Prevalence and predictors of suicidal thoughts and behaviours among Australian police and emergency services employees

This study, published in the Australian & New Zealand Journal of Psychiatry, aimed to address the shortage of studies assessing suicidal thoughts and behaviours among emergency personnel or first responders in Australia.

The study drew on findings from the first national survey of Australian police, fire, ambulance and other emergency services personnel called ‘Answering the Call,’ funded by Beyond Blue and the largest survey of its kind to date. worldwide. Relationships were assessed between suicidal thoughts and behaviours and a variety of personal (for example, mental health conditions, resilience, substance use) and workplace (for example, perceived bullying, support, stigma) factors. The analysis also examined which factors differentiate those who think about suicide from those who act on their suicidal thoughts.

It found that perceptions of stigma regarding mental health conditions from others in the workplace, bullying, negative impacts of work on one’s private life and low meaning of work were associated with suicidal thoughts, while bullying was also a risk factor for planning and attempting suicide. Higher resilience and social support were associated with lower suicidal thoughts, while intermittent explosive anger and illegal drug use were associated with higher rates of suicidal thoughts. Post-traumatic stress disorder symptoms significantly differentiated who planned suicide, while misuse of prescription drugs and psychological distress differentiated those who attempted suicide from those who reported suicidal thoughts.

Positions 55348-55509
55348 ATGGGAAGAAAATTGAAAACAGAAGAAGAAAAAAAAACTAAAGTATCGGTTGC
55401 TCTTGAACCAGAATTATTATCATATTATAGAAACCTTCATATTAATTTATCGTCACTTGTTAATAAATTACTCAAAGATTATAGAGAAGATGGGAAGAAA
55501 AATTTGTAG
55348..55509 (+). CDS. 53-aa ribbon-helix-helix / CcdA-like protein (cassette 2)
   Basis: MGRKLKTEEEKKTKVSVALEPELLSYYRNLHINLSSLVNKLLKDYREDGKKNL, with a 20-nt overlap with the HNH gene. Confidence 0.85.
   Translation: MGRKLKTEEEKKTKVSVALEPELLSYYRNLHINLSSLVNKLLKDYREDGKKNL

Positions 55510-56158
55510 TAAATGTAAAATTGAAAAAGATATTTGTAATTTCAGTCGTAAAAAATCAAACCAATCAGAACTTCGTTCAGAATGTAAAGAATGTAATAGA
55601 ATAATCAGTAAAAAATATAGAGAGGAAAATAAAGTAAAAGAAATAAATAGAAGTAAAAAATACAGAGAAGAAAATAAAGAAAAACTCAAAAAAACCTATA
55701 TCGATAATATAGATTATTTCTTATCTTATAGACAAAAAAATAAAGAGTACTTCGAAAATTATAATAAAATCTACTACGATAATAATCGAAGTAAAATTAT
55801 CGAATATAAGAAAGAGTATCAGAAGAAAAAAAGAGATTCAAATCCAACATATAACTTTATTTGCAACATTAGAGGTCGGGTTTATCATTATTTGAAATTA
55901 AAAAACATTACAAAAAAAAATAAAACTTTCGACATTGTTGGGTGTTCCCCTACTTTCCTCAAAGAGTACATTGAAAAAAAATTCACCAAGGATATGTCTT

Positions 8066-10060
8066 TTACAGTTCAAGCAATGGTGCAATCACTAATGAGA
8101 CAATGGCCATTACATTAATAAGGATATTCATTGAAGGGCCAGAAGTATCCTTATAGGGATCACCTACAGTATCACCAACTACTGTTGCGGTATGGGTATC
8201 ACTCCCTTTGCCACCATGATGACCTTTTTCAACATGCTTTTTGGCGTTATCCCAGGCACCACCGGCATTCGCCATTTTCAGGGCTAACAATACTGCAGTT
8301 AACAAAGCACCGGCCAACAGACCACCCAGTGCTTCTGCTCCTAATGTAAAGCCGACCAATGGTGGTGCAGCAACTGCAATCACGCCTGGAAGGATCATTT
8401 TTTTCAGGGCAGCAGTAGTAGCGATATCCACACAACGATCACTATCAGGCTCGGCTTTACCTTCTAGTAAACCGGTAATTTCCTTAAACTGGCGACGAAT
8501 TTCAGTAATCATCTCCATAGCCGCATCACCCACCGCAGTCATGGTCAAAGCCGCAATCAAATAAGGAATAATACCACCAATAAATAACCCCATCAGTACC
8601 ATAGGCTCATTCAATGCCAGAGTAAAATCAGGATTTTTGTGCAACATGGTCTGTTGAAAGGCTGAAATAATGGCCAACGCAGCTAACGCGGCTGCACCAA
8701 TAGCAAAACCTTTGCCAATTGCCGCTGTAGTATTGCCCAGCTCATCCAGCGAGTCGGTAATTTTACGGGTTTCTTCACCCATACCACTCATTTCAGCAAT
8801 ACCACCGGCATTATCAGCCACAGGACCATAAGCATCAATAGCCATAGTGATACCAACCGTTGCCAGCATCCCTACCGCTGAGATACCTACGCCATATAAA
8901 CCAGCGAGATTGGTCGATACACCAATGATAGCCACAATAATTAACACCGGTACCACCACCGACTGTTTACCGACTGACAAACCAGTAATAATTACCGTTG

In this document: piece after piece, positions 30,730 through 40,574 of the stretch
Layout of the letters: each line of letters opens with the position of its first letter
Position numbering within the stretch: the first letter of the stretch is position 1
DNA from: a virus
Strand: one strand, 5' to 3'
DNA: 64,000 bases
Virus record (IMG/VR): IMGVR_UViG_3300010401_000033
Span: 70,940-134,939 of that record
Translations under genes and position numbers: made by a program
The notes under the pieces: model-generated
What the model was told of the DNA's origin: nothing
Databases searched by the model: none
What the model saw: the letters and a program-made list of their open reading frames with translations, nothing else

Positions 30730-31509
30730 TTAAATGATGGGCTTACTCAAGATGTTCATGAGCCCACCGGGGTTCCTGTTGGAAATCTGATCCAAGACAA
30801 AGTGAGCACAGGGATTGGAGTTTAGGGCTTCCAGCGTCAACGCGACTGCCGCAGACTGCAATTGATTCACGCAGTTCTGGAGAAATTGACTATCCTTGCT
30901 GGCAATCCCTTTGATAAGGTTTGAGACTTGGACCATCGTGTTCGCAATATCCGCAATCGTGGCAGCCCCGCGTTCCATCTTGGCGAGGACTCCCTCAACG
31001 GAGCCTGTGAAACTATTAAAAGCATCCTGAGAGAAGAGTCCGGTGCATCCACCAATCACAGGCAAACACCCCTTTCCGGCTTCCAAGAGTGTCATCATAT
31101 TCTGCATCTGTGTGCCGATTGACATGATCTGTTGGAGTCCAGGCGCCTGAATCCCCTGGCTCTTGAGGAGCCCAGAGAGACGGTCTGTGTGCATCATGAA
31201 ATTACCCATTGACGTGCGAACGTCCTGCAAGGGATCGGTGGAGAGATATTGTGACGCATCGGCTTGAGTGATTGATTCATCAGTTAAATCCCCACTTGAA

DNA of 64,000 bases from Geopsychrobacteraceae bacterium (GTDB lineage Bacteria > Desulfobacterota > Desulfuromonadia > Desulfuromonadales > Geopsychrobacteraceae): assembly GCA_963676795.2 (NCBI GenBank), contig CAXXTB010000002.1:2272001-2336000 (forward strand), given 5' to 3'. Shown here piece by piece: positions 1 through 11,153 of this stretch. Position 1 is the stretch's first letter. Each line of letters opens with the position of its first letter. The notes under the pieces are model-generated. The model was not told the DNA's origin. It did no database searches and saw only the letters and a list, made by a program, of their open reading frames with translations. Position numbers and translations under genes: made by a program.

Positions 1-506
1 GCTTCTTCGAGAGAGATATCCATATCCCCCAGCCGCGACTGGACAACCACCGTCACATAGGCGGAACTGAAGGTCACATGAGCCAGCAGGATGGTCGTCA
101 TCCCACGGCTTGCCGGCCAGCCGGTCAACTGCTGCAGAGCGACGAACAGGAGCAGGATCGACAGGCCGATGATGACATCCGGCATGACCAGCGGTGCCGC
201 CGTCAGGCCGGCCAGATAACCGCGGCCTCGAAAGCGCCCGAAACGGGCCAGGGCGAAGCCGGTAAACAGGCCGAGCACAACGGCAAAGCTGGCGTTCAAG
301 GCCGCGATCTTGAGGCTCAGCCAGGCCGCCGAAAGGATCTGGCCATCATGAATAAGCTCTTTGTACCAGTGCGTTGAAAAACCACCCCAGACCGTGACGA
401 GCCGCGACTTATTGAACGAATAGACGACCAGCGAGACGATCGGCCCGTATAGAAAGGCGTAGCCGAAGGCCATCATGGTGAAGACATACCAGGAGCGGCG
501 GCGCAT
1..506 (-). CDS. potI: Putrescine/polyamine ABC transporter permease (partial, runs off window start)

“This research provides a more comprehensive description of risk and protective factors for suicidal thoughts and behaviours, showing significantly elevated risk for a number of these factors,” said Professor of Work, Health & Wellbeing and Director of the Institute’s Determinants of Health research domain, Tony LaMontagne, whose collaboration with University of Western Australia and Beyond Blue authors on this study grew out of his service on the Advisory Committee for Beyond Blue’s National Police and Emergency Services Program.

“Modifiable risk and protective factors should be targeted in preventive interventions, complemented by reactive interventions needed to support those in distress,” Professor LaMontagne said.

This aligns with the ‘integrated approach’ Professor LaMontagne has developed over several years with the police and emergency services sector as well as in other work contexts, and which has been adapted in practice by Beyond Blue, Worksafe Victoria, the World Health Organisation, and others.

The project team for this study included Professor LaMontagne, and colleagues Michael J Kyron, Wavne Rikkers, Andrew Page, Jennifer Bartlett and David Lawrence from University of Western Australia and Patrice O’Brien from Beyond Blue.